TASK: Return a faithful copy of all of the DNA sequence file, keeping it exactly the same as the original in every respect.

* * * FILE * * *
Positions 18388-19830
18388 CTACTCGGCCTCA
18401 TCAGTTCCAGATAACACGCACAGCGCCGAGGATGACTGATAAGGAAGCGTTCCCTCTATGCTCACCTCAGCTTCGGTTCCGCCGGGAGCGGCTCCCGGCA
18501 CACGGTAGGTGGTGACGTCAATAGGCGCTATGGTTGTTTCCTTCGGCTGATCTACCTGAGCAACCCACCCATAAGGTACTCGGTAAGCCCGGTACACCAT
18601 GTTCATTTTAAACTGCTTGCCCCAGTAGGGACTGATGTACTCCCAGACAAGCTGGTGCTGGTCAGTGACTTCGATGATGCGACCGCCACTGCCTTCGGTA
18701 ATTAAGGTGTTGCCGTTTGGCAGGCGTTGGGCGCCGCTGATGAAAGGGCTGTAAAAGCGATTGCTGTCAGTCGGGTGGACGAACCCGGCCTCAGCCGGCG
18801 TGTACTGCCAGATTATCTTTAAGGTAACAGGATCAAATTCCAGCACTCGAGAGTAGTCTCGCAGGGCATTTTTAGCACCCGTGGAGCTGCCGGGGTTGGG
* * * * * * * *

Positions 18388-19830
18388 CTACTCGGCCTCA
18401 TCAGTTCCAGATAACACGCACAGCGCCGAGGATGACTGATAAGGAAGCGTTCCCTCTATGCTCACCTCAGCTTCGGTTCCGCCGGGAGCGGCTCCCGGCA
18501 CACGGTAGGTGGTGACGTCAATAGGCGCTATGGTTGTTTCCTTCGGCTGATCTACCTGAGCAACCCACCCATAAGGTACTCGGTAAGCCCGGTACACCAT
18601 GTTCATTTTAAACTGCTTGCCCCAGTAGGGACTGATGTACTCCCAGACAAGCTGGTGCTGGTCAGTGACTTCGATGATGCGACCGCCACTGCCTTCGGTA
18701 ATTAAGGTGTTGCCGTTTGGCAGGCGTTGGGCGCCGCTGATGAAAGGGCTGTAAAAGCGATTGCTGTCAGTCGGGTGGACGAACCCGGCCTCAGCCGGCG
18801 TGTACTGCCAGATTATCTTTAAGGTAACAGGATCAAATTCCAGCACTCGAGAGTAGTCTCGCAGGGCATTTTTAGCACCCGTGGAGCTGCCGGGGTTGGG